Justify = declare or make righteous in the sight of God
I think the way Paul and James’ teaching fit together is that Paul’s talking about how we’re made righteous, while James seems to be talking about how we’re declared righteous. Jesus said a “tree is known by its fruit”. (Matt 12:33) “No good tree bears bad fruit, nor again does a bad tree bear good fruit.” (Luke 6:43) If you’re a righteous tree, you’ll bear righteous fruit, but if you’re not a good tree, trying to stick good fruit onto your branches won’t make you into a good tree. You need to be good from the roots up.
If we are righteous, our works will declare us to be righteous – they’ll “justify” us – and the book of James especially warns us that if our works don’t declare us to be righteous then we really need to examine whether we are righteous, but that doesn’t answer the question: “how do we become righteous?”
Paul spends v10-12 on what doesn’t make us righteous. And he doesn’t just say “those who rely on works are mistaken about this particular aspect of Christian teaching” or “if you rely on works you’re going to struggle with assurance of your salvation”. He says “all who rely on works of the law are under a curse”. This is serious stuff. It’s not just a case of some Christians not quite getting the right balance between grace and law and leaning towards legalism is causing them a few problems.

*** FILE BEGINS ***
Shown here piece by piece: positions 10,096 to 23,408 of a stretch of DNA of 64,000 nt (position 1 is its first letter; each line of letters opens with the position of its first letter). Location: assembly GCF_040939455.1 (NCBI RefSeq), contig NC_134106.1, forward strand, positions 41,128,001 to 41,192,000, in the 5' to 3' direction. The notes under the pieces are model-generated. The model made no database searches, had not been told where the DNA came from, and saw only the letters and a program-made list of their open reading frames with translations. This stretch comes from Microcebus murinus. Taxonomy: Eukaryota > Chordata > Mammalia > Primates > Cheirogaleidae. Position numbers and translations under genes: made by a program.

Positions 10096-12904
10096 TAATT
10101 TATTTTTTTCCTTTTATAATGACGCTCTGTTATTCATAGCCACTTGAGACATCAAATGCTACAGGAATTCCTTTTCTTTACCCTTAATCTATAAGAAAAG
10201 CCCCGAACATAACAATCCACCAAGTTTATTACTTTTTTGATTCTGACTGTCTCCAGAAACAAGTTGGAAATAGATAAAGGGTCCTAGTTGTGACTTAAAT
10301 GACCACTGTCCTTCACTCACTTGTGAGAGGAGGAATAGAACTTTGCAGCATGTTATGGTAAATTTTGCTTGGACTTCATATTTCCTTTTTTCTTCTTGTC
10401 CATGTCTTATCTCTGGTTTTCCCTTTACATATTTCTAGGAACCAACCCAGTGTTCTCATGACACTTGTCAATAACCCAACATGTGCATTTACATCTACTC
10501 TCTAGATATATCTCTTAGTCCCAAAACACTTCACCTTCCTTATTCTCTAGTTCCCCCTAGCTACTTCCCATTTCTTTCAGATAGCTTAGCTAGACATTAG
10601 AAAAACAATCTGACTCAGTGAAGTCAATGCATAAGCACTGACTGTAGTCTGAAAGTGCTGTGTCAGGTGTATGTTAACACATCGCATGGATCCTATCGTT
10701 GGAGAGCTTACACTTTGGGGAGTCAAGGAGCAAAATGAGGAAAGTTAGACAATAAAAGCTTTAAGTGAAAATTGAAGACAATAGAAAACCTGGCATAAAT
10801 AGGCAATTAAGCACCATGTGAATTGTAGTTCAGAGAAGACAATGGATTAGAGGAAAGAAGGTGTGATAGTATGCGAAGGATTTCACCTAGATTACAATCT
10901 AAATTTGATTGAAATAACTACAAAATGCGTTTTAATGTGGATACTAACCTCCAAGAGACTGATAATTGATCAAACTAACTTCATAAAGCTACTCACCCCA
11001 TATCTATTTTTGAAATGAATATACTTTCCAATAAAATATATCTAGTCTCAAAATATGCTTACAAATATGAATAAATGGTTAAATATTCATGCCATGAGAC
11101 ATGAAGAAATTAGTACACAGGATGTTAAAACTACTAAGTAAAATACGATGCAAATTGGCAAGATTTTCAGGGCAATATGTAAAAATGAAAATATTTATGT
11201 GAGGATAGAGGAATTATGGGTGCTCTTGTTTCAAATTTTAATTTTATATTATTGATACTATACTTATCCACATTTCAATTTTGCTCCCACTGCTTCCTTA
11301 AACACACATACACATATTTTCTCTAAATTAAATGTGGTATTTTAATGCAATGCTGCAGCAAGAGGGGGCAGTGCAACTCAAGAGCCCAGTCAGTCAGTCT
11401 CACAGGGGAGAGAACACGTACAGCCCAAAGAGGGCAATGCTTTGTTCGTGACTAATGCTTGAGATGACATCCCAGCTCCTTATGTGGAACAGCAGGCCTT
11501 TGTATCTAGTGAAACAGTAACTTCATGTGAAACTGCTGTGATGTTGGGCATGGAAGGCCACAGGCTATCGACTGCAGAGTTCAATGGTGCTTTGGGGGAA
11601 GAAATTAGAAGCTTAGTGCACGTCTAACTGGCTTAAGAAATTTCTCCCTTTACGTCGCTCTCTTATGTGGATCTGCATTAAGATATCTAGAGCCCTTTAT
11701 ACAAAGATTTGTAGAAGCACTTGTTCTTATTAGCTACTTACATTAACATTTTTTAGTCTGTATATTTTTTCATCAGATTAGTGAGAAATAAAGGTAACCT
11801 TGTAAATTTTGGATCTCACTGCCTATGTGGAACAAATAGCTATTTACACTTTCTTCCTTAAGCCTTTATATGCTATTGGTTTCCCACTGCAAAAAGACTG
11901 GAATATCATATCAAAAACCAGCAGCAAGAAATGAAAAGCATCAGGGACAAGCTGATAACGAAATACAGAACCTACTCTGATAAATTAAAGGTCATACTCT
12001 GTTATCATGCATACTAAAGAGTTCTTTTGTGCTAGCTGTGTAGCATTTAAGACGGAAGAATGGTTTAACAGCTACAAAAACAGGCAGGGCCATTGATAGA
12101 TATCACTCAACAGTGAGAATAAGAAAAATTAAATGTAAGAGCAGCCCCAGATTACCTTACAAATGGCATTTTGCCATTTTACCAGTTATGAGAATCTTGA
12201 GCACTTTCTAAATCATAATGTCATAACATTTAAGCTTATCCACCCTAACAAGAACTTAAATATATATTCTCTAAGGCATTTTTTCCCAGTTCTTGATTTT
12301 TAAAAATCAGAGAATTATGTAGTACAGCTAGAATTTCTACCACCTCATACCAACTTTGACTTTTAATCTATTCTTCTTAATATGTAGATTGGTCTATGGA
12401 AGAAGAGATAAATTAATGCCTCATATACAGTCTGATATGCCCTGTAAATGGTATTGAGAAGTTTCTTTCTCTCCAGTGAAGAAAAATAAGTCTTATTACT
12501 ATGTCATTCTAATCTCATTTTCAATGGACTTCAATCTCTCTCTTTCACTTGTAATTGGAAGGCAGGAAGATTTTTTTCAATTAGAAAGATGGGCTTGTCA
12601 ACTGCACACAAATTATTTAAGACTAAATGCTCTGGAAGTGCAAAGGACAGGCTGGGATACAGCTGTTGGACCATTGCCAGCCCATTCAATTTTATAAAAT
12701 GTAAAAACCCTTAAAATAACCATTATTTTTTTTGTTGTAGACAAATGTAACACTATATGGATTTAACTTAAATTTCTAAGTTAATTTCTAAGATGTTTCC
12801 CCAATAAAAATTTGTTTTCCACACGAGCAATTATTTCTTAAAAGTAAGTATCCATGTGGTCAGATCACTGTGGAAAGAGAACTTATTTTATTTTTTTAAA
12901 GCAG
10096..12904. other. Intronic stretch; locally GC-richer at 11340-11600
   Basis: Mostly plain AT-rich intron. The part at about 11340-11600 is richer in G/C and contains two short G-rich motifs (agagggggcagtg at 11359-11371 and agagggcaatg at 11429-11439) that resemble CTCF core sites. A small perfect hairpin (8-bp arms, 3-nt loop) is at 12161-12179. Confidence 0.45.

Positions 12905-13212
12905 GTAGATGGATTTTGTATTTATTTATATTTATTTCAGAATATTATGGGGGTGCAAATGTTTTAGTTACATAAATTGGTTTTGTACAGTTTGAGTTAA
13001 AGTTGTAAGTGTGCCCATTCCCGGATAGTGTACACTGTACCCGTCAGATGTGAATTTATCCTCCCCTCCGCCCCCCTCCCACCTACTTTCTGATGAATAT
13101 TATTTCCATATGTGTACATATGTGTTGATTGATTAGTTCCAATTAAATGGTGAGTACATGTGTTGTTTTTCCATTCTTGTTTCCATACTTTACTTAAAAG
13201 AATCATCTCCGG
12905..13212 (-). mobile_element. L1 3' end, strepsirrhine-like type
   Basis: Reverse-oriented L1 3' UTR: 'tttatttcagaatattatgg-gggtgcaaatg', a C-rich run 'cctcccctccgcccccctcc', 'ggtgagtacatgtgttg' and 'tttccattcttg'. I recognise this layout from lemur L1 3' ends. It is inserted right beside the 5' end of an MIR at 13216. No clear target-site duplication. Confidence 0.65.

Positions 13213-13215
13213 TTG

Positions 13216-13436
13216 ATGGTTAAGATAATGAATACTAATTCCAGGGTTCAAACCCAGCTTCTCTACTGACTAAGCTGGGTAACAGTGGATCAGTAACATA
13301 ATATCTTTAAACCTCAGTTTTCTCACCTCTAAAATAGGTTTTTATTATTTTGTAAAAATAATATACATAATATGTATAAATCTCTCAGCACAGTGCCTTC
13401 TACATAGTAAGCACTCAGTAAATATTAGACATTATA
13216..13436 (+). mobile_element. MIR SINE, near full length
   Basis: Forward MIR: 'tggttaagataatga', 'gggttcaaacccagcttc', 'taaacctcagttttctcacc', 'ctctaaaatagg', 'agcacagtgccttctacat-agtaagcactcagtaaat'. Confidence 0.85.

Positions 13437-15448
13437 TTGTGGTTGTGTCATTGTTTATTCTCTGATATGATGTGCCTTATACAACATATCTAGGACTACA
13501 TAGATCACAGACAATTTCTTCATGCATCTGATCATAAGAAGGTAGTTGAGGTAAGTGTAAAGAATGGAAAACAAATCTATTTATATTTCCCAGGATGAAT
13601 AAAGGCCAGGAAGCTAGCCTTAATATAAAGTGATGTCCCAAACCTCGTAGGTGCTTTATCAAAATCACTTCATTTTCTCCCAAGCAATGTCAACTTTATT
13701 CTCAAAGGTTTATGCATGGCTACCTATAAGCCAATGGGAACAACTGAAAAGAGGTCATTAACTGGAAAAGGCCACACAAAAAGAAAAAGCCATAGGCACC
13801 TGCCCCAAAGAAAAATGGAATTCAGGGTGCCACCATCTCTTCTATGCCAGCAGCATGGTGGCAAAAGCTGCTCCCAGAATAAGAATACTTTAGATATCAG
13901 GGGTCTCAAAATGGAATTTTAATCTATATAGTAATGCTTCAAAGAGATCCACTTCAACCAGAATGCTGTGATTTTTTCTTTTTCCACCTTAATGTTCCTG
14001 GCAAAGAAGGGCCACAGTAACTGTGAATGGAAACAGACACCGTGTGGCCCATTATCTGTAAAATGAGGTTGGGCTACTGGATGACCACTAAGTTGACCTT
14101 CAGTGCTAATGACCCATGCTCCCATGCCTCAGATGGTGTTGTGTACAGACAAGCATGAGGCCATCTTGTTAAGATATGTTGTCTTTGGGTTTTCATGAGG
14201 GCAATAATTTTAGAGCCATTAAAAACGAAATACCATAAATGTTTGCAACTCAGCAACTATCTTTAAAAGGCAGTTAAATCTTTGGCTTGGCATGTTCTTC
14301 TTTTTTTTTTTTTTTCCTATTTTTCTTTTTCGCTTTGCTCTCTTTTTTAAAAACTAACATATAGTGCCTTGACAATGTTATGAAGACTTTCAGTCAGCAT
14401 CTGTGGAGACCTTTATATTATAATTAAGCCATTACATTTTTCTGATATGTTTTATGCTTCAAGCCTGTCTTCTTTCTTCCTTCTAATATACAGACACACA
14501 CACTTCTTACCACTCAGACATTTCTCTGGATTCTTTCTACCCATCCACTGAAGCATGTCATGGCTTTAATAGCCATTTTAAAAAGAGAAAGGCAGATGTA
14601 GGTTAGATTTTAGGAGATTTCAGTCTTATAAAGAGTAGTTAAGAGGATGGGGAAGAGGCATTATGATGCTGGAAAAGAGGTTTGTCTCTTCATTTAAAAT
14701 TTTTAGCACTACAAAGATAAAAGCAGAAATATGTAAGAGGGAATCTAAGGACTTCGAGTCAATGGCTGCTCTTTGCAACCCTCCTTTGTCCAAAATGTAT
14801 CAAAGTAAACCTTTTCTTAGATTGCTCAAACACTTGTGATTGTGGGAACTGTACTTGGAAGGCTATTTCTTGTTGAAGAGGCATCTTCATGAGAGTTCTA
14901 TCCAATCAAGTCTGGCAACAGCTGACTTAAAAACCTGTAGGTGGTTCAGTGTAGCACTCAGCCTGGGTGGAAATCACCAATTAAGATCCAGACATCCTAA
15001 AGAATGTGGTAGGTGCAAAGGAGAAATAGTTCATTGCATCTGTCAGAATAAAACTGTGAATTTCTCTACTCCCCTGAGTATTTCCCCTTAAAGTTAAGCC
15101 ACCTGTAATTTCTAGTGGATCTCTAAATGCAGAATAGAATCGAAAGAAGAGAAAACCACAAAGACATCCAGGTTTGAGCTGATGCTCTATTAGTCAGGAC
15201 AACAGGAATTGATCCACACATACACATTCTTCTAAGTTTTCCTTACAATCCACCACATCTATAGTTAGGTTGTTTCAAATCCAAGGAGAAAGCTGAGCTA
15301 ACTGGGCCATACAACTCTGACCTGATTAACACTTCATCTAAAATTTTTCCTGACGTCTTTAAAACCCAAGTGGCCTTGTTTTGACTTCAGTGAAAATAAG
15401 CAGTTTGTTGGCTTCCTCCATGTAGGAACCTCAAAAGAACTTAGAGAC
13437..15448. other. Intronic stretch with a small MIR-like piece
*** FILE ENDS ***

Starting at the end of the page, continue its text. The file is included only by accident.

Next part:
As far as the basis of our righteousness is concerned, there’s no such thing as the right balance between grace and law. If you’re basing your righteousness on works of the law, Paul says you’re under a curse.
And he quotes Deuteronomy 27:26 “Cursed be everyone who does not abide by all things written in the Book of the Law, and do them.” – and James says in Chapter 2v10 “whoever keeps the whole law but fails in one point has become accountable for all of it” also Galatians 5:3 says “I testify again to every man who accepts circumcision that he is obligated to keep the whole law” – It’s no good to think to ourselves “well I may have broken some parts of the law, but I’m doing ok in other areas. I’m certainly not as bad as that person over there”. If any part of our hope of being counted righteous by God rests on something we’ve done, we might as well say to God “I want this work that I’ve done to be counted towards my righteousness… I want you to take my law-keeping into account”, and if that’s the case, God will hold us accountable for the whole law, and then we’ll be stuffed. It has to be all Christ and nothing but Christ.